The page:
All good things come to an end, and so did our meal. The dessert course was the harbinger that we were going to get ready to pack up and go home and for my Sister-in-Law and her husband that were going to have a couple more evenings in Las Vegas, including another meal at one of the other restaurants at Bellagio. I guess the dessert course is always bittersweet especially after a fine meal.
Our table was evenly split with the women having Chocolate Soufflé, while the men were ordering the Crème Brule. Since the women had ordered the Chocolate Soufflé it required an additional time for preparation and allowed us a few more minutes after dinner to soak up the ambience of the room and to have some more time to chat and enjoy the wonderful coffee that was also brought out to the table. The last time my Bride and I had dinner at Le Cirque we enjoyed a Bombe, but that was not one of the options. My Bride lamented that the soufflé was not Grande Marnier and the Chocolate Soufflé was not as exciting. On the other hand the Crème Brule was magnificent, as everyone at the table opined, because of course there was plenty of sharing and sampling through out the evening of all the different dishes.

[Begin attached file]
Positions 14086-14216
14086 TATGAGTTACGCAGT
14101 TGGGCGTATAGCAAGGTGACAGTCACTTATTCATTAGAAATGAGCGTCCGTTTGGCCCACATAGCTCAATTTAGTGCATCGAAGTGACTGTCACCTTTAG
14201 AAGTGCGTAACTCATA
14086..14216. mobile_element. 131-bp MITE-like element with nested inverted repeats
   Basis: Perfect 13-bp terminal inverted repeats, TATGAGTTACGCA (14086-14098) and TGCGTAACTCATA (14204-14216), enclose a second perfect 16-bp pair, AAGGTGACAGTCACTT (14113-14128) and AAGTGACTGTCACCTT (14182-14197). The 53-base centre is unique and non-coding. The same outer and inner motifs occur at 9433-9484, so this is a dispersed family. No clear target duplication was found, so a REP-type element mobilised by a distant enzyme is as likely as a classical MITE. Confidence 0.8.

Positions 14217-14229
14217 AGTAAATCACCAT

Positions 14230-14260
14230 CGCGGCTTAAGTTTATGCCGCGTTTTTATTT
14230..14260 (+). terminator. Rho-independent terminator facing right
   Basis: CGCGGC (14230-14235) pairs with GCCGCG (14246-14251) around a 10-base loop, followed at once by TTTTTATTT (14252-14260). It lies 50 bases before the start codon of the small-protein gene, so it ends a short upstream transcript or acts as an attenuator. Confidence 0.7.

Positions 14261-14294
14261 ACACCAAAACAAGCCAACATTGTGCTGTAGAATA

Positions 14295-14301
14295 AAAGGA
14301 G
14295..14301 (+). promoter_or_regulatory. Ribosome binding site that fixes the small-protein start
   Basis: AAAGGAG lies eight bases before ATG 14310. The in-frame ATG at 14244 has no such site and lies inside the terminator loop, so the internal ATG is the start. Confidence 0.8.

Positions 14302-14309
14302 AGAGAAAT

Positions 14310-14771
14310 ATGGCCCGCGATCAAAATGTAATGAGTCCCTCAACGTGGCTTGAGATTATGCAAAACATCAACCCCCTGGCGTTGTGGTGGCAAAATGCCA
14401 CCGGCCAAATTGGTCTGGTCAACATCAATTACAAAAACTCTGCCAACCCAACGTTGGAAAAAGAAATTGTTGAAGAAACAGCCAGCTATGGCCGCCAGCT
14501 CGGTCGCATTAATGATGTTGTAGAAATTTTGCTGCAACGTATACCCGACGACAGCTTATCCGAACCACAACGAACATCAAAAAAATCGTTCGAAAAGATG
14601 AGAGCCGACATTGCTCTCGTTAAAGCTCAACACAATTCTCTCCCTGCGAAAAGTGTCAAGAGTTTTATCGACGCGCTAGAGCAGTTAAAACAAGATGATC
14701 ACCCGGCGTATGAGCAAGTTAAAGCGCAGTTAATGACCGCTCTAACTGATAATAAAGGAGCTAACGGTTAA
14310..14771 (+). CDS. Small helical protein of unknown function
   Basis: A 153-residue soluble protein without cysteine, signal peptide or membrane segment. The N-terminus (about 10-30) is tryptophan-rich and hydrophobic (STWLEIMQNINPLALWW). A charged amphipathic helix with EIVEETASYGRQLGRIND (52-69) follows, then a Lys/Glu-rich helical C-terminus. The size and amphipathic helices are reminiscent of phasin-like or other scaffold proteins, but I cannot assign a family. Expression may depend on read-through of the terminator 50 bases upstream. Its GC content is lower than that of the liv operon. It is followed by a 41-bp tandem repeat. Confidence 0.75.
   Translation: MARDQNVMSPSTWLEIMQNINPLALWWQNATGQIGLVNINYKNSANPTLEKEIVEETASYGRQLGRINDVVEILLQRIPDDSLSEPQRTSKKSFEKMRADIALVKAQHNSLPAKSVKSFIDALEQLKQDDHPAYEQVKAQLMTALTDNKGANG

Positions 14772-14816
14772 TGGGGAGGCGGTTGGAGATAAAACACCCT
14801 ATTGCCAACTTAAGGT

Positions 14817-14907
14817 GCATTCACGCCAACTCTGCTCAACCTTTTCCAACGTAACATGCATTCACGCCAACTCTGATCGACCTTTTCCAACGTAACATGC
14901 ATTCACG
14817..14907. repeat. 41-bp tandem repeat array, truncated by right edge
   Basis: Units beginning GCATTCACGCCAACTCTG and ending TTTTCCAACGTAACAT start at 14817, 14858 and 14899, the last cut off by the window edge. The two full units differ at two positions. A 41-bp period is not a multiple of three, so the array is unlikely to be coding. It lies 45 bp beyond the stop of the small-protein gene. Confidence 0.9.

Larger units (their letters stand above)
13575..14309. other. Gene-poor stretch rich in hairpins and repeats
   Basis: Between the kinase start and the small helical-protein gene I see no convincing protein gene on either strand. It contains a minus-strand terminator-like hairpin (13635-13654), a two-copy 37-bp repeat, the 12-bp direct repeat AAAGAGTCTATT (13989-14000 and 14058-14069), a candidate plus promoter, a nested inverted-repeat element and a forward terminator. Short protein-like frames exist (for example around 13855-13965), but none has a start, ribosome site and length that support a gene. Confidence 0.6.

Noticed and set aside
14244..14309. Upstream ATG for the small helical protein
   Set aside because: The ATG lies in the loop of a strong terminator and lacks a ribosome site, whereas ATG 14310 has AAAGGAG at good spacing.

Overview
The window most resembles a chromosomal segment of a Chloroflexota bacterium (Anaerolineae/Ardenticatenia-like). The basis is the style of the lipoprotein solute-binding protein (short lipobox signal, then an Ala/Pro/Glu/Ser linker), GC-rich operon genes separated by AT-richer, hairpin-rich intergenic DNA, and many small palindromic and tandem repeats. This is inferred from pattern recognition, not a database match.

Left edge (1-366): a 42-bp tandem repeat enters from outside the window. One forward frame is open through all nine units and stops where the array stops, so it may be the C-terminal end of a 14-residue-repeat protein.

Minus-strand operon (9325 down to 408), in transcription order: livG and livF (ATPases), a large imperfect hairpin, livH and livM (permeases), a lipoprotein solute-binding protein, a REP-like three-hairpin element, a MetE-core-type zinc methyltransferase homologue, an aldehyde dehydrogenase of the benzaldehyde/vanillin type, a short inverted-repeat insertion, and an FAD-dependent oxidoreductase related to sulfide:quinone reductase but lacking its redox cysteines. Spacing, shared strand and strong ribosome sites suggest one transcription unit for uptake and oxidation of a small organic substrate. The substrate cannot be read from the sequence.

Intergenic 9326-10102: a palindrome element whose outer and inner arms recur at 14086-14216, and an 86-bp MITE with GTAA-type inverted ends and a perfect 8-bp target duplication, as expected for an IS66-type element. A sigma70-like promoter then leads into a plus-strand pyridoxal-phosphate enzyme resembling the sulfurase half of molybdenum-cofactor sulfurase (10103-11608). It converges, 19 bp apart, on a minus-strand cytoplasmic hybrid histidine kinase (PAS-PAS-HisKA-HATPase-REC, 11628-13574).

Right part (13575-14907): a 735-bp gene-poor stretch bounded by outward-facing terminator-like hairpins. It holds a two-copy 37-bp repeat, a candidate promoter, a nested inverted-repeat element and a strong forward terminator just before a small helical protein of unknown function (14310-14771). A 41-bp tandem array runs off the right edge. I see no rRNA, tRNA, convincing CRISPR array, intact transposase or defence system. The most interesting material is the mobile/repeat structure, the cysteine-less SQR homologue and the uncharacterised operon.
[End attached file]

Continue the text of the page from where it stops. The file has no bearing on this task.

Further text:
The wine that was paired with the Crème Brule was Dow’s Late Bottled Vintage Porto 2009. The wines used to be called Port, but since the advent of other wineries years back, especially in America offering tepid imitations called Port, the great Port houses of Oporto renamed their wines Porto and the Porto wines are legendary fortified wines. Most of the grand Port houses have a British name, which shows how much the British valued these fortified wines. Dow’s is over two hundred years old, and has changed hands, but the quality and tradition has been maintained. Dow’s was the first house to receive Royal Assent and was allowed to maintain their own armed shipments of the wine to Great Britain during the Napoleonic Wars. Dow’s also owns four famed vineyards in the Upper Douro Valley and these are considered great vineyards and allows them to make all the different versions of Port wines, including when deemed proper, a vintage year; as not all years are declared a vintage year. The grapes used to make Port wines are a mix and perhaps not even the winemakers can agree on what is the actual percentage of each grape used. The most common varietals are Touriga Nacional, Touriga Franca, Tinta Barroca, Tinta Roriz (more famous and recognizable as Tempranillo), Tinto Cao and one can also find Souzao, Tinta Amarela and Mourisco Tinto. Fortified wines like all Porto wines can be cellared for years, and fine old ones must be decanted, as this wine was relatively young it did not require decanting. Late Bottled Vintage Porto wines are a relatively new type of wine, in that it is made every year, whether a Vintage Year has been declared, and it is aged for about six years before release. At the end of meal when we all had to leave, sadly, the women were given little personalized Le Cirque boxes with two house made truffles to enjoy later on.